Judge rejects motion to dismiss lawsuit over Merrimack coal plant

A federal judge in New Hampshire on Dec. 4 refused to dismiss a lawsuit against Public Service Co. of New Hampshire over emissions from the coal-fired Merrimack power plant and also allowed the plaintiff to file an amended complaint in this 2011 lawsuit.

The Conservation Law Foundation (CLF) alleges that Public Service Co. of New Hampshire (PSNH) has violated the Clean Air Act (CAA) by operating Merrimack Station, a coal-fired power plant, without the necessary permits.

More specifically, CLF alleges that PSNH, both prior to and since making changes to the plant in 2008 and 2009 (which the parties refer to collectively as the “turbine projects”), failed to obtain permits required under the state and federal regulations that implement the CAA’s New Source Review program.

After hearing oral argument from the parties, a judge in the U.S. District Court for the District of New Hampshire on Dec. 4 denied PSNH’s motion to dismiss and granted CLF’s motion to amend. CLF filed the amended lawsuit the same day.

The foundation upon which PSNH’s primary argument for dismissal rested is the notion that the turbine projects were subject to the New Source Review permitting framework established by 2002 amendments to the CAA’s federal implementing regulations, and that the regulations as amended did not impose any obligation on PSNH to obtain permits in connection with the projects.

“That foundation cannot bear weight: New Hampshire’s Department of Environmental Services, which is tasked with implementing the CAA in this state, had not adopted those amendments into state law at the time of the turbine projects,” said the Dec. 4 decision from Judge Joseph Laplante. “In its reply memorandum, PSNH attempts to salvage its motion by arguing that the complaint also fails to state a claim under the version of the regulations that actually applied in New Hampshire at the time of the projects (an argument it also advanced with vigor at oral argument). That belated argument, however, is insufficiently developed, and the court will not address it at this time. PSNH’s motion accordingly fails.”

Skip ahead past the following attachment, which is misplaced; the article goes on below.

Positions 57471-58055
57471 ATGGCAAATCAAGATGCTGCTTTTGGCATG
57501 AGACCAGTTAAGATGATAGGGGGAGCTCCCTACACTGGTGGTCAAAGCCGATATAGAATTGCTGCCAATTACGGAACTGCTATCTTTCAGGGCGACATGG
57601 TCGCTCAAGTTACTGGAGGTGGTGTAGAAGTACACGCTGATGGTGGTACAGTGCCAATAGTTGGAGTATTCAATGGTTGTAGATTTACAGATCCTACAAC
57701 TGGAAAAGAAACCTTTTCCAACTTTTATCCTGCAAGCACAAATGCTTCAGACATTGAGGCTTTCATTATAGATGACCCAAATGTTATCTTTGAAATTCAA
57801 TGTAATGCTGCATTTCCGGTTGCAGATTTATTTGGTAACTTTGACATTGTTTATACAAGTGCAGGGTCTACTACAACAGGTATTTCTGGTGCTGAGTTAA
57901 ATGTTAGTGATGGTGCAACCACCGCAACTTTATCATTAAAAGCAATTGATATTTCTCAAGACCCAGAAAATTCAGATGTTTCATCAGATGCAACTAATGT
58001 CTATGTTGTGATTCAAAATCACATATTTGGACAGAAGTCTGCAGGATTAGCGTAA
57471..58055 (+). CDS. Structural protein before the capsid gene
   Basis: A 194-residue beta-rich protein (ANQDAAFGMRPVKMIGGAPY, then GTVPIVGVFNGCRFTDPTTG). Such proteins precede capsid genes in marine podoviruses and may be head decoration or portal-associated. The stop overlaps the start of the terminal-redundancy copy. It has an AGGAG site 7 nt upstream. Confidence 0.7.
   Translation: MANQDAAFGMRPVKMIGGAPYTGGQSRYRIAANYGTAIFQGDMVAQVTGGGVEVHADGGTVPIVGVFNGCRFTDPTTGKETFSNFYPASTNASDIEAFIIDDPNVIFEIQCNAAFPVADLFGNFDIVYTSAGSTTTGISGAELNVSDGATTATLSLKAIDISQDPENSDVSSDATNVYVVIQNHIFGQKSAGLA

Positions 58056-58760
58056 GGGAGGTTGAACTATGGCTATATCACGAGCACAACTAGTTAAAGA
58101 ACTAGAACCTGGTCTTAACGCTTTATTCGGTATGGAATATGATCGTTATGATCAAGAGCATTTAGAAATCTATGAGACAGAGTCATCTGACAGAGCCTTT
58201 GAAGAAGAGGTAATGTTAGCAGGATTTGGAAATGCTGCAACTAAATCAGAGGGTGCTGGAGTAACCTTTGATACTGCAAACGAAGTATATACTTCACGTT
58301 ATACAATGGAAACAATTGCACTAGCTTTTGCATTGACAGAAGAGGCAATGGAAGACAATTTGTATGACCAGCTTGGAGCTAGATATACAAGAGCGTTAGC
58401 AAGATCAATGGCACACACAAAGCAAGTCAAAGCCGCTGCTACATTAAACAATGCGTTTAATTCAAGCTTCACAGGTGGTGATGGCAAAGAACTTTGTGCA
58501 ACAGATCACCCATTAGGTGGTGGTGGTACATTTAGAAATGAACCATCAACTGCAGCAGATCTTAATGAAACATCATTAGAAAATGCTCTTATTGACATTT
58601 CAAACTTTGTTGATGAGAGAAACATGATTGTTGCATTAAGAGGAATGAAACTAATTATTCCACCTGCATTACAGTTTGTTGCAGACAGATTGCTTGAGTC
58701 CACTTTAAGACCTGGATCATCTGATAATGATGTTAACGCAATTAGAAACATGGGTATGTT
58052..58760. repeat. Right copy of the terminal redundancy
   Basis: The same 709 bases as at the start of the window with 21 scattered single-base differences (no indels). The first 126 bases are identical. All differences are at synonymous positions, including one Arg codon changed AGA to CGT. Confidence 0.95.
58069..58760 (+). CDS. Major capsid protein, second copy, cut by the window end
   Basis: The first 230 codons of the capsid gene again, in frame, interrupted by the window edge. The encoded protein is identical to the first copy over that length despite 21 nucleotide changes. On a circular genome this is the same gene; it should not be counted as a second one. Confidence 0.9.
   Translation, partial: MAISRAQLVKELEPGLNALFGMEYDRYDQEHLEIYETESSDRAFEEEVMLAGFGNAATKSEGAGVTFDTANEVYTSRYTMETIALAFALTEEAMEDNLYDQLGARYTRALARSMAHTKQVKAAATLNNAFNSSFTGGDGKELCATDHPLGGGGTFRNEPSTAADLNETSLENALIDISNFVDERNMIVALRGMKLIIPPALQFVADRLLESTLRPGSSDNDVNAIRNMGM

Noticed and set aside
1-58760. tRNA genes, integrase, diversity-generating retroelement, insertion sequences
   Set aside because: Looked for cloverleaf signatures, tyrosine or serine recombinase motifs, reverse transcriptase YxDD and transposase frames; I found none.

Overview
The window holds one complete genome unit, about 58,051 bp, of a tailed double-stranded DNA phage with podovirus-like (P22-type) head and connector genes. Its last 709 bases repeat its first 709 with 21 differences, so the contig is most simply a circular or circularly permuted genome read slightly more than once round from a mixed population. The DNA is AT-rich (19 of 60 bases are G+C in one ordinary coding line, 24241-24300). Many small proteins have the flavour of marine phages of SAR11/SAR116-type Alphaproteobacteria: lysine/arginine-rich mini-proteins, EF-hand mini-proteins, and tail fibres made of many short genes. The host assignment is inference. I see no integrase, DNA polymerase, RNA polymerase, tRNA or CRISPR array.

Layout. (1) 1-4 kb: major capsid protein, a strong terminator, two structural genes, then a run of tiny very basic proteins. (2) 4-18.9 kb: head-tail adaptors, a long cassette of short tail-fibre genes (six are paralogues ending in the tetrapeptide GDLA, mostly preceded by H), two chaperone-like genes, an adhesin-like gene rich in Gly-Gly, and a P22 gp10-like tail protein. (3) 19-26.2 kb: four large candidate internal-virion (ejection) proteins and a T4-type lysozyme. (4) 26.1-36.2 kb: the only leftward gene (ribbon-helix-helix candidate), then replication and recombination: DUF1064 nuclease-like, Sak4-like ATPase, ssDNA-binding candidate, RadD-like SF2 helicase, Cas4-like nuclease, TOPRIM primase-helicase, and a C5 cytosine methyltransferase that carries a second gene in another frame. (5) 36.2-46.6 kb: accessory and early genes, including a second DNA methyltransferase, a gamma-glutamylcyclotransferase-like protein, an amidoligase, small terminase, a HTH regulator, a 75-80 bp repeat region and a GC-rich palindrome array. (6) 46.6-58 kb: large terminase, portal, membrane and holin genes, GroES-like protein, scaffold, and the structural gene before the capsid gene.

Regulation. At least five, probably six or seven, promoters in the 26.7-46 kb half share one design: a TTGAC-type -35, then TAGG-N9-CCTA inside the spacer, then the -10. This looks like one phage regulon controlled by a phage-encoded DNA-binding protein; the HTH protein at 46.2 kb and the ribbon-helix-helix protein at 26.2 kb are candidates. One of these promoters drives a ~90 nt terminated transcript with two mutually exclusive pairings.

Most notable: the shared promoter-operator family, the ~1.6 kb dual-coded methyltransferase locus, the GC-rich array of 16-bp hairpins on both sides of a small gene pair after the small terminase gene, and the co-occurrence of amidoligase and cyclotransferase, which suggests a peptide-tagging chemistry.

Merrimack Station, which consists of two units dubbed MK1 (in operation since 1960) and MK2 (in operation since 1968), generates power by burning coal. In recent years, PSNH has made several renovations to the plant, the judge noted.

In 2008, the utility replaced a steam turbine in MK2. At the same time, it also replaced, installed, or modified related equipment in MK2 in order to increase turbine efficiency, increase output, and reduce maintenance outages. CLF alleges that, while these alterations enabled additional generation capacity – and while PSNH’s own projections indicated that they would cause annual NOx emissions to increase by 334 tons per year – PSNH did not obtain any permits prior to making them. And, in late 2009, PSNH shut down MK2 for a period of about four months to make additional alterations to the turbine and its associated equipment. CLF alleges once again that, while these later changes enabled additional generation capacity and, by PSNH’s projections, would again result in increased NOx emissions, PSNH did not obtain any permits prior to making them. Nor, CLF alleges, has PSNH obtained the appropriate permits since that time.

Working at the court in support of PSNH, due to the implications of this case to the electric industry as a whole, is the Utility Air Regulatory Group.

About Barry Cassell 20414 Articles
Barry Cassell is Chief Analyst for GenerationHub covering coal and emission controls issues, projects and policy. He has covered the coal and power generation industry for more than 24 years, beginning in November 2011 at GenerationHub and prior to that as editor of SNL Energy’s Coal Report. He was formerly with Coal Outlook for 15 years as the publication’s editor and contributing writer, and prior to that he was editor of Coal & Synfuels Technology and associate editor of The Energy Report. He has a bachelor’s degree from Central Michigan University.